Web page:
DEPARTMENT OF CHILDREN AND FAMILY SERVICES, Appellant, v. B.C., The Father, Appellee.
A parent's rights can be terminated, under our statute, if the parent is incarcerated for a period which will constitute a substantial portion of the child's minority. The question in this case is whether the statute allows the court to consider the entire period of incarceration, or only the period to be served after the petition for termination is filed. We conclude that it is the former and reverse.
The trial court found that the father, who was serving a seven year, nine month sentence, has a projected release date from prison of January 2006, when the child will be eight. When he is released, the father will have been out of prison for only three months of the child's life. The child does not know that appellee is her father. The trial court terminated the mother's parental rights, which are not at issue on this appeal, but denied termination as to the father, concluding that his future incarceration is not a substantial portion of the child's minority. The department appeals.
But for our decision in W.W. v. Department of Children and Families, 811 So.2d 791, 792 (Fla. 4th DCA 2002), the trial court would have terminated based on section 39.806(1)(d)1, Florida Statutes which provides:
The department ․ may petition for the termination of parental rights under any of the following circumstances:
* * *
(d) When the parent of a child is incarcerated in a state or federal correctional institution and ․
1. The period of time for which the parent is expected to be incarcerated will constitute a substantial portion of the period of time before the child will attain the age of 18 years;
We interpret “period of time for which the parent is expected to be incarcerated” to be the entire period, which in this case would be seven years, nine months. Although the trial court concluded that only future incarceration could be considered based on our decision in W.W., our opinion in W.W. makes it clear that we considered the entire period, not merely the future portion.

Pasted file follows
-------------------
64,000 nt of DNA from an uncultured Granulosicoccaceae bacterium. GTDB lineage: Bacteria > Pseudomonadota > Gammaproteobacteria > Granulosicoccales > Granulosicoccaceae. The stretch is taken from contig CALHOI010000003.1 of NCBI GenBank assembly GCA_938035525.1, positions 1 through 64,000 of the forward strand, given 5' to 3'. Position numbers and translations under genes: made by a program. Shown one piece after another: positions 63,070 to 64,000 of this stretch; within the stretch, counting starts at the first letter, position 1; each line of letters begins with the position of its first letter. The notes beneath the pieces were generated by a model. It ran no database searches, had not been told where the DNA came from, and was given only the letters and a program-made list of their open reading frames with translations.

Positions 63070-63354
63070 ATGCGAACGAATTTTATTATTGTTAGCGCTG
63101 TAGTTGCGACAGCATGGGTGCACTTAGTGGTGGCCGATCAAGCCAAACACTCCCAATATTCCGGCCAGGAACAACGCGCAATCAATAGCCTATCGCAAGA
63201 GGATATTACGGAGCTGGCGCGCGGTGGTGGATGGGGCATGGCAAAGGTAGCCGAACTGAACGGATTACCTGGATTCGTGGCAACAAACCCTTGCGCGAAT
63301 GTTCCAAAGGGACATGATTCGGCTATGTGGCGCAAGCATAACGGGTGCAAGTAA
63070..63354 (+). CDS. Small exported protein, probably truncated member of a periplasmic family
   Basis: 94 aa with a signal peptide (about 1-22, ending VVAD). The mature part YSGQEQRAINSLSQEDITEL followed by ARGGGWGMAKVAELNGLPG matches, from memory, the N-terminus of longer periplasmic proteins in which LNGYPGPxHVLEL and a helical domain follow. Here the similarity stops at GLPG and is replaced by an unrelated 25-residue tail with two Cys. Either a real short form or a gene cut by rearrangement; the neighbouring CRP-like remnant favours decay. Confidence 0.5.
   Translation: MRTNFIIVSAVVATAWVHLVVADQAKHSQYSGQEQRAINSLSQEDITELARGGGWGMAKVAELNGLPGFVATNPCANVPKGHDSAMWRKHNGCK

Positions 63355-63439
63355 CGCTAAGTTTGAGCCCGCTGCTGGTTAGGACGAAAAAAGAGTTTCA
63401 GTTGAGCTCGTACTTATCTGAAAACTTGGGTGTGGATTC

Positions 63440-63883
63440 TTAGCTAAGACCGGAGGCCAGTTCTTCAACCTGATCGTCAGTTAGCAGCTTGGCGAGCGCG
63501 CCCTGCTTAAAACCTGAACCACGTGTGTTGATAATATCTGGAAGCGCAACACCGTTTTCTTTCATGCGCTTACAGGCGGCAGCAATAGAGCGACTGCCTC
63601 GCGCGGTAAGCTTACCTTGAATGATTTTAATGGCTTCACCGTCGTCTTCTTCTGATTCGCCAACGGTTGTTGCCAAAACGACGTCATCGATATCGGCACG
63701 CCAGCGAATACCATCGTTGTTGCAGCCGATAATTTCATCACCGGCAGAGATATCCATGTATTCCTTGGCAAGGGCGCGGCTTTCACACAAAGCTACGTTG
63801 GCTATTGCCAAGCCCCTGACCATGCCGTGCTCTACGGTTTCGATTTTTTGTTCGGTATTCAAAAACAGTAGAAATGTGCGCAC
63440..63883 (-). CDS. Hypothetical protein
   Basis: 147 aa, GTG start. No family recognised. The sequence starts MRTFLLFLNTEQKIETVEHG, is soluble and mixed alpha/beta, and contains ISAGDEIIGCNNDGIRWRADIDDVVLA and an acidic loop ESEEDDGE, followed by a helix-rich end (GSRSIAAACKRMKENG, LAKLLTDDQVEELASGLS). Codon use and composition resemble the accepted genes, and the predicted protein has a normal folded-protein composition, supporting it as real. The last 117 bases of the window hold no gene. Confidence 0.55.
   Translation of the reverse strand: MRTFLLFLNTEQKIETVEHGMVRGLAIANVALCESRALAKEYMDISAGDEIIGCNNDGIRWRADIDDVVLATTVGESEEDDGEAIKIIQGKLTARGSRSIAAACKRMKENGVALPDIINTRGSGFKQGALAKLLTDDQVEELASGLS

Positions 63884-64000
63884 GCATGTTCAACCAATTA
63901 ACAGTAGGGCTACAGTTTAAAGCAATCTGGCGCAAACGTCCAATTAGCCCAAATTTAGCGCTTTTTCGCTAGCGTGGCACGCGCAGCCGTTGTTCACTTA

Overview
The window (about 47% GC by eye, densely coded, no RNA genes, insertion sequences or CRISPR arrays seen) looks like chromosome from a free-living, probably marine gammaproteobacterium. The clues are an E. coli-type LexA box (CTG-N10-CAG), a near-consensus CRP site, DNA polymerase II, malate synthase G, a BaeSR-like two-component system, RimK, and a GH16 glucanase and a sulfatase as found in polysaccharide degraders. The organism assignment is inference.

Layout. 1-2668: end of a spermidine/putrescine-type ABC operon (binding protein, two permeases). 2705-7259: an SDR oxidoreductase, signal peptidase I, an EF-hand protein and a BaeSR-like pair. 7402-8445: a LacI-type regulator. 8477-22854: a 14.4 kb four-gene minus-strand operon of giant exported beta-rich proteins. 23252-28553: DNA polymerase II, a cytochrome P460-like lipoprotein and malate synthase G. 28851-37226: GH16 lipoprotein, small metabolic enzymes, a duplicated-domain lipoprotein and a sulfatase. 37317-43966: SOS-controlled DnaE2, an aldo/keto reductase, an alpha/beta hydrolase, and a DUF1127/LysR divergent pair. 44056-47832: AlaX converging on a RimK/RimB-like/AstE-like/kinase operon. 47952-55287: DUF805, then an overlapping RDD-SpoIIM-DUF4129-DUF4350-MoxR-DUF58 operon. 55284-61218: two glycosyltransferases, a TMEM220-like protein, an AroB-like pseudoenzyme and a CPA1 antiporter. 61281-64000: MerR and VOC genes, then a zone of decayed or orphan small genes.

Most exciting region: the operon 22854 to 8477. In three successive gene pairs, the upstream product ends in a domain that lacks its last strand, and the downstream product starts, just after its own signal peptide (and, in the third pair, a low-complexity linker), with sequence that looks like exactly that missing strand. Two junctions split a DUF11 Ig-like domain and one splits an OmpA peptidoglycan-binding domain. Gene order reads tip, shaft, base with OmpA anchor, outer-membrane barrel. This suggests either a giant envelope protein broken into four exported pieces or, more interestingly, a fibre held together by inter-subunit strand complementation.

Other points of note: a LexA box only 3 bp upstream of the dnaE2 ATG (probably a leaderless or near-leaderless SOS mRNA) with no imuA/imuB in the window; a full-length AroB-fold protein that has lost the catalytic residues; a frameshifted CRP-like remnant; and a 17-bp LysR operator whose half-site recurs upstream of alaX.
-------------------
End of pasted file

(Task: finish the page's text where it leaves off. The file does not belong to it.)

In W.W., the father's parental rights had been terminated by the trial court only a few months before he was to be released from prison, after fifty four months of incarceration. At the time of his release, which occurred prior to the issuance of our opinion, the children were four, seven and eight years old. We concluded that the trial judge had erred in interpreting the statute to authorize termination if a parent was incarcerated for a substantial portion of the child's minority to date. We reversed, holding that the statute required the court to consider the entire minority of the child, eighteen years, and further held that fifty four months, the entire sentence, was not a substantial portion of eighteen years. The trial court accordingly misinterpreted W.W. when it concluded that W.W. permits only the future portion of the sentence could be considered.
The term used in the statute, “substantial” means “considerable in importance, value, degree, amount, or extent.” The American Heritage Dictionary of the English Language 1284 (1981). The expected incarceration in this case, seven years, nine months, is a substantial portion of the eighteen years of minority. Because the trial court indicated it would have terminated on this ground, but for W.W., and because there is substantial competent evidence to support that finding, we reverse and remand for a judgment of termination of parental rights.
We certify direct conflict with In re J.D.C., 819 So.2d 264 (Fla. 2d DCA 2002) and In re A.W., 816 So.2d 1261 (Fla. 2d DCA 2002), which construed section 39.806(1)(d) to limit courts to considering only future incarceration.
GUNTHER and GROSS, JJ., concur.